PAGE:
In July 1776, two ships departed from England, bound for the Cape of Good Hope and on into the Pacific, where they would seek a shorter route between Asia and England by way of the legendary Northwest Passage. As charged by the Admiralty, upon each landfall the explorers were to observe the nature of the soil, and the products thereof the beasts and fowls that inhabit or frequent it. . . you are to bring home specimens of each . . . that we may cause proper examination and experiments to be...

Scientists to the Rescue

URaRE, glamorous, and still mysterious, with little having been published on its biology or behavior, by the late 1970s the 'alala had become a golden topic for academic research. The bird's continuing descent toward extinction only increased its allure. In the spring of 1978, Stanley A. Temple, an assistant professor in the Department of Wildlife Ecology at the University of Wisconsin-Madison, joined C. John Ralph, a research ecologist at the Pacific Southwest Forest and Range Experiment...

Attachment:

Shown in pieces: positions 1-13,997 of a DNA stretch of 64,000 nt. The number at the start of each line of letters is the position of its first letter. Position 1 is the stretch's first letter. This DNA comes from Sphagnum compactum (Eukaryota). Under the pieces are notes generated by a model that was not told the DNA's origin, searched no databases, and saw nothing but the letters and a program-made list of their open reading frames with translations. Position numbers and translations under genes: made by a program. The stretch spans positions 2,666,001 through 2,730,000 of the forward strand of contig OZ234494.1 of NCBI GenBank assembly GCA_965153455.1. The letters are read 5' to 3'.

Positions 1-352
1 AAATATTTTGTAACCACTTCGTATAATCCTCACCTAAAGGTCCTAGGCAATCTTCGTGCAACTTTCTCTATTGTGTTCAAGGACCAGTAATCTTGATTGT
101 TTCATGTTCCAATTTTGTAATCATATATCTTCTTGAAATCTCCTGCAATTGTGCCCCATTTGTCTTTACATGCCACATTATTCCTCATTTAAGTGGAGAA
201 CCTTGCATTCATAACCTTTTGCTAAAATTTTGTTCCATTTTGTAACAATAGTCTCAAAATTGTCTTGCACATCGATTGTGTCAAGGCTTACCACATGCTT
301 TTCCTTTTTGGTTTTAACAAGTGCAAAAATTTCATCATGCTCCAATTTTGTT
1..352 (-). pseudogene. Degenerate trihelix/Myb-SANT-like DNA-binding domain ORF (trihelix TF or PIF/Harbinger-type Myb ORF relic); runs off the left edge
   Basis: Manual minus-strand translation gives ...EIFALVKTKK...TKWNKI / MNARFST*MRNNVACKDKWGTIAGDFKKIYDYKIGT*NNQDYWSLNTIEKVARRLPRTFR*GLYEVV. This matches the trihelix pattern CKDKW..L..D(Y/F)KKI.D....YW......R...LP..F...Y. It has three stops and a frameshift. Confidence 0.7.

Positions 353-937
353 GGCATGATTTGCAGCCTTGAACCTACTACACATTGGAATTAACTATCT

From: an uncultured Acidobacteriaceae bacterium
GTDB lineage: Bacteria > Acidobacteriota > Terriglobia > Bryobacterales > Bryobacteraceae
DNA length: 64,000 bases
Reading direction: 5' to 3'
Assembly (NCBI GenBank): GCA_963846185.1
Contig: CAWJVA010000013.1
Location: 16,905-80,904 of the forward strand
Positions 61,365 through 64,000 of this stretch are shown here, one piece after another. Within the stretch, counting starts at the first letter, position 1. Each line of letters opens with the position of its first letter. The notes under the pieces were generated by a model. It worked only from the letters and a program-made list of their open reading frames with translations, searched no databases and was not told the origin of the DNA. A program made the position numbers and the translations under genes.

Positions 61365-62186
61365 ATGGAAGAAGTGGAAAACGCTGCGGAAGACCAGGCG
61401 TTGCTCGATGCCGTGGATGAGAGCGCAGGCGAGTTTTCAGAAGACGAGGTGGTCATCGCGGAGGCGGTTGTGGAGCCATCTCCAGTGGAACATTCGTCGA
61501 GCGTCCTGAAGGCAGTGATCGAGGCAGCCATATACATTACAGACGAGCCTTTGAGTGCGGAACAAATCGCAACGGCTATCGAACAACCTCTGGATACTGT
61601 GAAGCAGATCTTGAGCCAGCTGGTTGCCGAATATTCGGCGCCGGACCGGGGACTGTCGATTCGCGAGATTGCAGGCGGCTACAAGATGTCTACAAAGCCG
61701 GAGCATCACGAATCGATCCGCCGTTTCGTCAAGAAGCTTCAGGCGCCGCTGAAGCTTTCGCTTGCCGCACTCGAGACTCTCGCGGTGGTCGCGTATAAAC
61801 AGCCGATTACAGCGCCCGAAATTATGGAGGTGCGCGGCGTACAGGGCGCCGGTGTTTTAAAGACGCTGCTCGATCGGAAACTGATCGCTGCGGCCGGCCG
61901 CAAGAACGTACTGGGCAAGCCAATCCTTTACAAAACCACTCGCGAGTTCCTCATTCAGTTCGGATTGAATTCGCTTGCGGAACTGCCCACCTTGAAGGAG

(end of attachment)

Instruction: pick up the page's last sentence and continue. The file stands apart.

Heart of

In 2000, I joined Cynthia Salley at McCandless Ranch. She had just returned from an 'Alala Partnership meeting, held in her adjacent office building. Exasperation still showed on her face. We strolled onto the lanai, bordered by red geraniums, and Salley lowered her tired body into a koa wood chair. Salley's silver Mercedes, a fixture at the ranch, was parked in the carport. The ranch house is of gray stained wood with a corrugated metal roof that must sound magical under rain. The gentility of...

Mountain of Sorrow